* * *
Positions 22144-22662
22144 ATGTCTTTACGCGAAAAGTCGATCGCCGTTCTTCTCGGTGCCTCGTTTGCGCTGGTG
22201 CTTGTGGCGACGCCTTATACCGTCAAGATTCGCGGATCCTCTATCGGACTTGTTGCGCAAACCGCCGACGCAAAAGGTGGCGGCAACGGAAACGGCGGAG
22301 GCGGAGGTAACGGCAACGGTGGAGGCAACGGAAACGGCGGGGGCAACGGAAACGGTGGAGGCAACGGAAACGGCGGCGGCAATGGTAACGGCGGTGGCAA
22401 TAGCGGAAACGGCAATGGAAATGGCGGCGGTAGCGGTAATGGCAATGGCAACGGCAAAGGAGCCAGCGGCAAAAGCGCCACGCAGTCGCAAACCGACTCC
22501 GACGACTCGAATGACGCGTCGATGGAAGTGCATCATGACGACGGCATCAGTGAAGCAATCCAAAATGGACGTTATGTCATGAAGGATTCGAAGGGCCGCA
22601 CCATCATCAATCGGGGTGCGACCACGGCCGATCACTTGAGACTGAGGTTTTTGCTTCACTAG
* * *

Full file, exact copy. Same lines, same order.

Positions 22144-22662
22144 ATGTCTTTACGCGAAAAGTCGATCGCCGTTCTTCTCGGTGCCTCGTTTGCGCTGGTG
22201 CTTGTGGCGACGCCTTATACCGTCAAGATTCGCGGATCCTCTATCGGACTTGTTGCGCAAACCGCCGACGCAAAAGGTGGCGGCAACGGAAACGGCGGAG
22301 GCGGAGGTAACGGCAACGGTGGAGGCAACGGAAACGGCGGGGGCAACGGAAACGGTGGAGGCAACGGAAACGGCGGCGGCAATGGTAACGGCGGTGGCAA
22401 TAGCGGAAACGGCAATGGAAATGGCGGCGGTAGCGGTAATGGCAATGGCAACGGCAAAGGAGCCAGCGGCAAAAGCGCCACGCAGTCGCAAACCGACTCC
22501 GACGACTCGAATGACGCGTCGATGGAAGTGCATCATGACGACGGCATCAGTGAAGCAATCCAAAATGGACGTTATGTCATGAAGGATTCGAAGGGCCGCA
22601 CCATCATCAATCGGGGTGCGACCACGGCCGATCACTTGAGACTGAGGTTTTTGCTTCACTAG